Monday, September 17, 2007

I have been feeling the urge to organize my photo collections

One thing I promised myself that I would do once radiation was over with last year (and am holding myself to it) was to organize and scan all of my mom's and my photos. I don't know if it is the need to revisit life's happenings (I could totally skip ages 13-17, thank you very much) or the urge to simply peel my mom's photos off of her 'magnetic' photo albums once and for all (one is brand named 'Valiant' - oh, yeah, it is hanging on to every one of those 60's era Polaroids and not giving them up). I visited a photo store here in Omaha - Archiver's - and bought her a new, safe, acid-free photo album that will hold her pictures that I can pry off of the Valiant. For those photos that won't pry off intact, I am scanning the entire pages into a graphics software, and cropping like a mad woman to make individual photos, enlarging and smoothing out the old scratches along the way.
If you are interested in taking on photo editing, there is a free class at Cnet on Scanning Photo Basics:
http://photo-scan-basics.classes.cnet.com/
. The class also mentions a free editing software download: IrfanView4
http://www.download.com/IrfanView/3000-2192_4-10021962.html
. I have not used this - I use iPhoto, and am considering Adobe Photoshop Elements for the Mac (just considering, haven't bought it yet.)
Whatever you do, make sure you keep a backup of the photos (your safe deposit box has room for a few CDs), and add captions somewhere so a year from now folks will not have to wonder "is that Uncle or his wife or the neighbor at the old 5th Street house?". If you have digitized a collection of photos, and would like to publish them in a book format to give to loved ones, there are services on the Internet for that, called print-on-demand. iPhoto (a Mac program) encourages creation of photo albums/books and uploading to a professional printer for not a lot of money (30pages in a hard bound book under $50): http://www.apple.com/ilife/iphoto/. I have purchased 4 of these for retirement and presentation gifts at work, and they are beautifully constructed. The online photo site Shutterfly has photo books for sale, and Flickr has partnered up to offer many products with which you can publish your photos. Picaboo (love that name),
Lulu, and Viovio
all offer similar services.
We all have a story in us, and maybe the diagnosis of cancer has pushed your urge to share your story with loved ones and future generations to the front. Hopefully, these print-on-demand services will help you share it while highlighting your own personal style.

7 comments:

Jeanne said...

Teri--good idea! I'm going to be teaching a writing workshop for people with metastatic cancer starting in October, and I'll pass along the suggestions for making photo books as well.

Jeanne
www.assertivepatient.com

Jeanne said...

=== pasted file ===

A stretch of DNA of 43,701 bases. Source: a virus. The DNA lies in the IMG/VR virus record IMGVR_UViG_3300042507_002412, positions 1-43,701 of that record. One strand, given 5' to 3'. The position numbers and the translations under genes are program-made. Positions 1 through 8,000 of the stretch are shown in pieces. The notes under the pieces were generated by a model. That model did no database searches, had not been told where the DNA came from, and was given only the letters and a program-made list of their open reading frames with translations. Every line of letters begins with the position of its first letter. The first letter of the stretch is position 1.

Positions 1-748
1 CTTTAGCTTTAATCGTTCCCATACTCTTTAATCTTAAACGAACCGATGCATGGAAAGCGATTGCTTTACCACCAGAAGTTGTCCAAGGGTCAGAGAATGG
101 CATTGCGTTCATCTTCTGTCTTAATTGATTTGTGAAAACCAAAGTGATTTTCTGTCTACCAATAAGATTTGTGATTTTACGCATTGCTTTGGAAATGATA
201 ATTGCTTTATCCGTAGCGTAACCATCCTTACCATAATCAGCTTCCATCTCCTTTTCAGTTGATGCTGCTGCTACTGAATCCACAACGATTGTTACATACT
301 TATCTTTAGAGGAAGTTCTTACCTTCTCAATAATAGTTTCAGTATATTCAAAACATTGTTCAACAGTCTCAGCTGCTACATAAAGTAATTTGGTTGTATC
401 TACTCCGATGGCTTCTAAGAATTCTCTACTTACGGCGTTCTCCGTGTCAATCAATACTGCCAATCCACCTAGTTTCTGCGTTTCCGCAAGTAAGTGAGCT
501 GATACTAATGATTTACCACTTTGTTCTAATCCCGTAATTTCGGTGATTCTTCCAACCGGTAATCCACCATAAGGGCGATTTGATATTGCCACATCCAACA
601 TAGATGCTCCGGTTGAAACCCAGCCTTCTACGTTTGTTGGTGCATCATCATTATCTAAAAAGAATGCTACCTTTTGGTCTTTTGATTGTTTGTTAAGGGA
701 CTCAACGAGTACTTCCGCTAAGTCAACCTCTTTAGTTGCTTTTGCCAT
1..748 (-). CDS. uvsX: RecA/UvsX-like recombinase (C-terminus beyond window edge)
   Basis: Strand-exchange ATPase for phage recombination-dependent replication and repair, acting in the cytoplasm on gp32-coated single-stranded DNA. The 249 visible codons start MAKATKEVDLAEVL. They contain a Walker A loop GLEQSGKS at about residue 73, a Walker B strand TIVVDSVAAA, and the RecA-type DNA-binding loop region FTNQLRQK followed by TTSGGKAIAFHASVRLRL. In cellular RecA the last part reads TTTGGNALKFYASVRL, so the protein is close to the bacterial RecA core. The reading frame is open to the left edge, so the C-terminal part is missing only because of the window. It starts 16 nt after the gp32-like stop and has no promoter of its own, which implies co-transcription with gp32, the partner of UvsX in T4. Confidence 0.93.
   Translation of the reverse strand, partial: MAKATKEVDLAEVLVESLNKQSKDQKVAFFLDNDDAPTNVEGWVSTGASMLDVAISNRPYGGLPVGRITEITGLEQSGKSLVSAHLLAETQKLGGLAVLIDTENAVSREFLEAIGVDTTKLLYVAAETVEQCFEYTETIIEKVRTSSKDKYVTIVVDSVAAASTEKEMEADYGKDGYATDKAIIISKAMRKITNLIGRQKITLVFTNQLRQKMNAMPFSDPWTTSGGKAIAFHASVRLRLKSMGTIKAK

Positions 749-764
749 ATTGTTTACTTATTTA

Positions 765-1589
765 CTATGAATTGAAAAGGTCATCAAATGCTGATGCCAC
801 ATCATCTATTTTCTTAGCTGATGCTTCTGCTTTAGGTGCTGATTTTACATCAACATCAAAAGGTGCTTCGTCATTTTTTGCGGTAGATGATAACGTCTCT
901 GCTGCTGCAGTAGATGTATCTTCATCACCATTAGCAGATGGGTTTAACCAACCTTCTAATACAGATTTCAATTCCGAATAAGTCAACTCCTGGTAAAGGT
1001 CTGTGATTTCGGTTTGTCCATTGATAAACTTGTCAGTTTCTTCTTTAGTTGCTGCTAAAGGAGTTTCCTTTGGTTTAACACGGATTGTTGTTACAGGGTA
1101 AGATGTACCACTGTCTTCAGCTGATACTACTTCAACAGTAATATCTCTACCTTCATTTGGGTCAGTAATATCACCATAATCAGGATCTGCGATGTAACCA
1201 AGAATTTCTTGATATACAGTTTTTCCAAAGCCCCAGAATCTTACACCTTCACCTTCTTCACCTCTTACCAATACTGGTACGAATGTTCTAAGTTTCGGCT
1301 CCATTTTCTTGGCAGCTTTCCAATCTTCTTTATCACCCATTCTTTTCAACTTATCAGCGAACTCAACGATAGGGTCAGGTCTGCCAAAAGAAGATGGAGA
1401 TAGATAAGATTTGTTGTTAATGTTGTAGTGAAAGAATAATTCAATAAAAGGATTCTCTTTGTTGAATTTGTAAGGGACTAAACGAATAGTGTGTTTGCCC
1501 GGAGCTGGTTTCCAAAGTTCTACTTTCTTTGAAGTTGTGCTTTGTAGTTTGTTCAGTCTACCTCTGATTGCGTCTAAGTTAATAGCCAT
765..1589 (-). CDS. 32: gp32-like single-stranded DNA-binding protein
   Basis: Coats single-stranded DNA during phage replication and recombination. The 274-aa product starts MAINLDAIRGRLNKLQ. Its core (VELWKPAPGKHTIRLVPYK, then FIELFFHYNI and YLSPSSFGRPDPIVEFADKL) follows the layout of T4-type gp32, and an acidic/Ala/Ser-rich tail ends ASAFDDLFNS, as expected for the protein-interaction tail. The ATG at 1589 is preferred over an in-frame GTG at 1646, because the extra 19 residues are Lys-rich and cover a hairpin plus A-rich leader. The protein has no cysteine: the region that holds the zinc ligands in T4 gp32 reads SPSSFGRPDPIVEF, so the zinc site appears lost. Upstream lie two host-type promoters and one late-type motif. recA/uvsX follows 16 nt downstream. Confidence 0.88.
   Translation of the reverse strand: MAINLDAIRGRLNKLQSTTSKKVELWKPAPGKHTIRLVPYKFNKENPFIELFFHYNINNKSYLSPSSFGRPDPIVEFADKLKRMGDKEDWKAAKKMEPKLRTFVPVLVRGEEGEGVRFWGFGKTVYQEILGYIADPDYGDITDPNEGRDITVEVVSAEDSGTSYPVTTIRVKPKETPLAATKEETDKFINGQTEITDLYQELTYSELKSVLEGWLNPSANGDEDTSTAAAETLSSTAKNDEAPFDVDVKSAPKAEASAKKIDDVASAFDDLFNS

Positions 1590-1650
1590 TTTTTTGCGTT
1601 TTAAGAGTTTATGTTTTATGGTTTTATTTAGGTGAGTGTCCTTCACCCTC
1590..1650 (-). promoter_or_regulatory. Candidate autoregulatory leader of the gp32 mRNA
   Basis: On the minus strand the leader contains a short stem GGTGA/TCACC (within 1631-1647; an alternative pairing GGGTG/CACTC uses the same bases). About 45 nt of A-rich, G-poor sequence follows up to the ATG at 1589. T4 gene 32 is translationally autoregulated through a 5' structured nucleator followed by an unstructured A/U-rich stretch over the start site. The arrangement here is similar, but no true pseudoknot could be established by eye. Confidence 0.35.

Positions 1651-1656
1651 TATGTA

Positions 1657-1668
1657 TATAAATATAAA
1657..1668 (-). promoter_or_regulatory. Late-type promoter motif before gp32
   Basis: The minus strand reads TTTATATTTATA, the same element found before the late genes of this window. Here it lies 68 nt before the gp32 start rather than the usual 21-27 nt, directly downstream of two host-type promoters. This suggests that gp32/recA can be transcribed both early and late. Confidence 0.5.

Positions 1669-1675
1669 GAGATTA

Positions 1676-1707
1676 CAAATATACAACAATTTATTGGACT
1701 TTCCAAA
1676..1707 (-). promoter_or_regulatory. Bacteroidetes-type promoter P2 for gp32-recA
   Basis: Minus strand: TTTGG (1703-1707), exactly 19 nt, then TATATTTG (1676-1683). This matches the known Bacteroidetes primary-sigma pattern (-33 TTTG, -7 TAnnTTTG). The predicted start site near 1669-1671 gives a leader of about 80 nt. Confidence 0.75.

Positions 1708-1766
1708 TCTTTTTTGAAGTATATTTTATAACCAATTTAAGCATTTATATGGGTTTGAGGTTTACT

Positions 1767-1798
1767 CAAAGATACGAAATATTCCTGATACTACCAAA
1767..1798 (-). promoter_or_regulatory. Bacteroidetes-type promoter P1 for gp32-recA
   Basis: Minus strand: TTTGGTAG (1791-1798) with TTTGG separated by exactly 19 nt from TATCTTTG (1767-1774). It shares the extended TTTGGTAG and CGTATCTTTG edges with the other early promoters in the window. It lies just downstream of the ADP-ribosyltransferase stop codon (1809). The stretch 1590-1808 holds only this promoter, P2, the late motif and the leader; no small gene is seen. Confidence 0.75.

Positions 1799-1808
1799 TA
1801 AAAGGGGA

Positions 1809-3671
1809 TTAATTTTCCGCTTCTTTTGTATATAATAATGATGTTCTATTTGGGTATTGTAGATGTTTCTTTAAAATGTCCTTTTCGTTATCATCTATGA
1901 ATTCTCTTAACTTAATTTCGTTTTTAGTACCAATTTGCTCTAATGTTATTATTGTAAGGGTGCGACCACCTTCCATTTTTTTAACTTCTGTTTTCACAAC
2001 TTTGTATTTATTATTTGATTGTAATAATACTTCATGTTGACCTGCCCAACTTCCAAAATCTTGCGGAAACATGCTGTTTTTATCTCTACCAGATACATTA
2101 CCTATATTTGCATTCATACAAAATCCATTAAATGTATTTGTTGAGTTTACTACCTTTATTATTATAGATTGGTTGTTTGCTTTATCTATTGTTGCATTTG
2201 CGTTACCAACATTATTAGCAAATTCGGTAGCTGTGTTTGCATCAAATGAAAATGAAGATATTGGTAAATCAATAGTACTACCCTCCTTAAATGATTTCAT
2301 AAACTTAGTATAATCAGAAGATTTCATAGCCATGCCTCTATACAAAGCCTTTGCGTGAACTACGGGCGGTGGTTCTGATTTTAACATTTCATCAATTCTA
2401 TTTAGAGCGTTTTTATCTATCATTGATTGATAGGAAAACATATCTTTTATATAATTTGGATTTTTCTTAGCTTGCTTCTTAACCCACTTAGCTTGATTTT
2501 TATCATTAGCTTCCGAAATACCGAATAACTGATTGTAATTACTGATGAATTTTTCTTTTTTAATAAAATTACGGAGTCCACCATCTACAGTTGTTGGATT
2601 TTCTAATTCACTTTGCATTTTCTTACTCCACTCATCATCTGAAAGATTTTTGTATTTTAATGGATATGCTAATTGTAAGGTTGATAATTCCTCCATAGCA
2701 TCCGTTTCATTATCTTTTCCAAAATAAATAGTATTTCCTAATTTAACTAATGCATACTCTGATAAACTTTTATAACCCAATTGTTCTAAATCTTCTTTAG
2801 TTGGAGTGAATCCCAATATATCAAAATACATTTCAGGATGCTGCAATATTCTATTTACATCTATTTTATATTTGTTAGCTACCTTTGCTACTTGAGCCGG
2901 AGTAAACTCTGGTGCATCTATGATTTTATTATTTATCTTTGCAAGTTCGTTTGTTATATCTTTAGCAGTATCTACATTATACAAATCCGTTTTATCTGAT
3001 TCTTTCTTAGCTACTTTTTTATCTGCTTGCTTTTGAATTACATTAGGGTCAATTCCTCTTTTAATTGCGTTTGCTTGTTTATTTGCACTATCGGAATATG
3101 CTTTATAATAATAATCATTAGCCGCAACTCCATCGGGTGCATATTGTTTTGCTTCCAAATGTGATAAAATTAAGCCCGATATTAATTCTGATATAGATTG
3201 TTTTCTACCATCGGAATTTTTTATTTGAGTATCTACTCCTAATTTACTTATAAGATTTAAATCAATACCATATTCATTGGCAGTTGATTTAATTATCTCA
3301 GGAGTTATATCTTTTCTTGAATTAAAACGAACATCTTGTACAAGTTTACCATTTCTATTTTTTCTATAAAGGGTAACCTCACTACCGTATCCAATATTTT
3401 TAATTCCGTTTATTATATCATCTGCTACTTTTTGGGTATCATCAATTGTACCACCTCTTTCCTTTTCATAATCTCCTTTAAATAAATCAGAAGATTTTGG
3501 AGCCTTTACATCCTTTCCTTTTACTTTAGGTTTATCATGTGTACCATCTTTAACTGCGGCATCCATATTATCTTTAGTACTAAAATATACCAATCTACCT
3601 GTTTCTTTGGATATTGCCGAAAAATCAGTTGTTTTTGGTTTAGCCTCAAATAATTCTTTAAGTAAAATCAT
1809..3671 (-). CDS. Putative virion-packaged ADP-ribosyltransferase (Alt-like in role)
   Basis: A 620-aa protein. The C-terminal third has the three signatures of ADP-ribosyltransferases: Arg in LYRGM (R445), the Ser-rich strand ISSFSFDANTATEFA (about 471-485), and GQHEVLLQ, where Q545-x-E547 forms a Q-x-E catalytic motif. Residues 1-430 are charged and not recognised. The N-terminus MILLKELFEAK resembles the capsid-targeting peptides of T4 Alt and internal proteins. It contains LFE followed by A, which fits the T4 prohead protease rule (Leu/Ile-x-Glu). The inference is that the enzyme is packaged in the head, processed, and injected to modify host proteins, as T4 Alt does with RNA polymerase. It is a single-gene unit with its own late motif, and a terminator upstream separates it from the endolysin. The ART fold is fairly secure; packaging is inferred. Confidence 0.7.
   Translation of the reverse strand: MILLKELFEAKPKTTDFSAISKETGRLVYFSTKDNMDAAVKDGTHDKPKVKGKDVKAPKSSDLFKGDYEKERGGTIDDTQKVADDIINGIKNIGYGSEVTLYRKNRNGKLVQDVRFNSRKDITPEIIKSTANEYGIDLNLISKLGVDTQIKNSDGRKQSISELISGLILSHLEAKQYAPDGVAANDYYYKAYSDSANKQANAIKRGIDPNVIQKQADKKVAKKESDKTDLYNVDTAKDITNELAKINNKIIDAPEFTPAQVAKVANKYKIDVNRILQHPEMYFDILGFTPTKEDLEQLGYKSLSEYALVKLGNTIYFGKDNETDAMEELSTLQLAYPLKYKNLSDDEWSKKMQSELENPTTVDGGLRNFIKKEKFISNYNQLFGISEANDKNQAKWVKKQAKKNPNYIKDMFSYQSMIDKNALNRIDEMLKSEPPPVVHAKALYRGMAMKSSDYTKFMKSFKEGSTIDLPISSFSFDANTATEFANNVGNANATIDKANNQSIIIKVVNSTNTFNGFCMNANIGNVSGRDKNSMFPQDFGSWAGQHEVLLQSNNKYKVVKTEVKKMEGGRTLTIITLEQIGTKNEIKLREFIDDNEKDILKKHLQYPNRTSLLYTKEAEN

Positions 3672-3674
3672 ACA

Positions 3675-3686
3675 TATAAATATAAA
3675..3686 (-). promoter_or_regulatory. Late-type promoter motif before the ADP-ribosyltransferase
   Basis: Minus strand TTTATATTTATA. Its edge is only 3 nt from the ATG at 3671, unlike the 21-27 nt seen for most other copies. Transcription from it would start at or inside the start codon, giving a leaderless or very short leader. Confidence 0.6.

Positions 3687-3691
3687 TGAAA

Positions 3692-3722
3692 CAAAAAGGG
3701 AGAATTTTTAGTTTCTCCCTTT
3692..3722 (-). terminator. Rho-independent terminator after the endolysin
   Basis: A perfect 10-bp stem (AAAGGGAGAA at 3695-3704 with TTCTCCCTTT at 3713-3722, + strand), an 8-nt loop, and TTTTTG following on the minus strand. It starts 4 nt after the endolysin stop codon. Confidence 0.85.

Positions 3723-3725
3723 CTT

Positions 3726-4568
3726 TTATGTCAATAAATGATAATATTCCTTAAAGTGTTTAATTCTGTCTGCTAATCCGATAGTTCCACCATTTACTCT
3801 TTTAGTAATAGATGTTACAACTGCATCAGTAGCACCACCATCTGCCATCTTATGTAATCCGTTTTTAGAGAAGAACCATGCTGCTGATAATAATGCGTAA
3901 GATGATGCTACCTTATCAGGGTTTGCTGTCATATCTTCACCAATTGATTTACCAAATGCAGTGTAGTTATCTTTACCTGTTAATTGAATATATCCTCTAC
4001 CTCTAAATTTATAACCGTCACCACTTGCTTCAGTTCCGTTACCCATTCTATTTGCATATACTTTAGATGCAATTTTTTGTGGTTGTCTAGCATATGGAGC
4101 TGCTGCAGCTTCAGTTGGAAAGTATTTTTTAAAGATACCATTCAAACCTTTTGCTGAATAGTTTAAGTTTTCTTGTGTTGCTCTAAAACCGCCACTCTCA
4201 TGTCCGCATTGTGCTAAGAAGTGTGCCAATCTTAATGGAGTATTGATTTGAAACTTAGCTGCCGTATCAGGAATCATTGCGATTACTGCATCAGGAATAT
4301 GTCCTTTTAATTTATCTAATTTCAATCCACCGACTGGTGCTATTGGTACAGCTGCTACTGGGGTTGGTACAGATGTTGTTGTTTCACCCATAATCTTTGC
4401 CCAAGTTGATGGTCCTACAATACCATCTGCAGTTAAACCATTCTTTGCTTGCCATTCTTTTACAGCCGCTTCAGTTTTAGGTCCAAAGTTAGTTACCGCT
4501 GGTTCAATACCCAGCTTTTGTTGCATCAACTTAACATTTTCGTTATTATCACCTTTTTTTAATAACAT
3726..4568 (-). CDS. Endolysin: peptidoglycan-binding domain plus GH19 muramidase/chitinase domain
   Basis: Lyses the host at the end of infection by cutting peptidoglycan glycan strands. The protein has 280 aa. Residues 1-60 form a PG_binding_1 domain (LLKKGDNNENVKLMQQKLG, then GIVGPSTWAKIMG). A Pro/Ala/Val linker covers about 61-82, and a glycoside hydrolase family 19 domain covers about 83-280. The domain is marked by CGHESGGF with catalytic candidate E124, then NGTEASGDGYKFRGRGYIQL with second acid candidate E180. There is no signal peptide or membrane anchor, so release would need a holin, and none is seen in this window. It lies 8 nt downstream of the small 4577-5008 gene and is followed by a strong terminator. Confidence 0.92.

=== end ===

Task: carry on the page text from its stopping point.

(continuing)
Did my comment disappear? Jeanne

Teresa Hartman said...

Thanks, Jeanne, I am glad the photo books tips are useful. The iPhoto ones that I have ordered are TOP drawer - very nice gifts.
No, your comment didn't disappear. I have the 'moderate' function on, since some folks have seen fit to post comments on their thoughts on why I have cancer. I really appreciate the readership, but don't want to be told how I caught this stuff because of my being bad (or even worse, my parents' being bad - guess it is 'the sins of the fathers' theory). Maybe the fact that one of Nebraska's senators has chosen to sue God will side-track them off of why I was 'cursed' with this disease.

Siobhan said...

Make sure that every now and again you recopy your CD's. Or update the format - are we ready to put photos on DVDs yet?

Teresa Hartman said...

Thanks, Siobhan - you are absolutely correct! That is why I only mentioned a year time frame in the post - once a year, someone should look at the format the backups are stored on, and assess if they need to be brought up to a newer format, such as DVD. A person wouldn't want to wait too long to do this - ask anyone that have their music library on 8-track tapes if they can access their files anymore...

Sally J. said...

Teresa,


I couldn't find an email for you, so I'm posting here. Hope you don't mind.

Microspaulas are the perfect tool for rescuing photos from those horrible sticky magnetic photo albums. I call them The Chemical Sandwich of Doom.

Congrats on tackling your large family photo project. As I've said on my blog...you can do this. Seriously, you can. Baby steps.

Too keep you motivated, I'd like to send you a microspatula with my compliments. Send me an email if you'd like a free rescue kit! sally (at) jacobsarchival.com.


Warm regards,

-Sally J.
The Practical Archivist

Teresa Hartman said...

Thank you so much, Sally J. For those that want to check out Sally J's blog, it is http://practicalarchivist.blogspot.com/.

 
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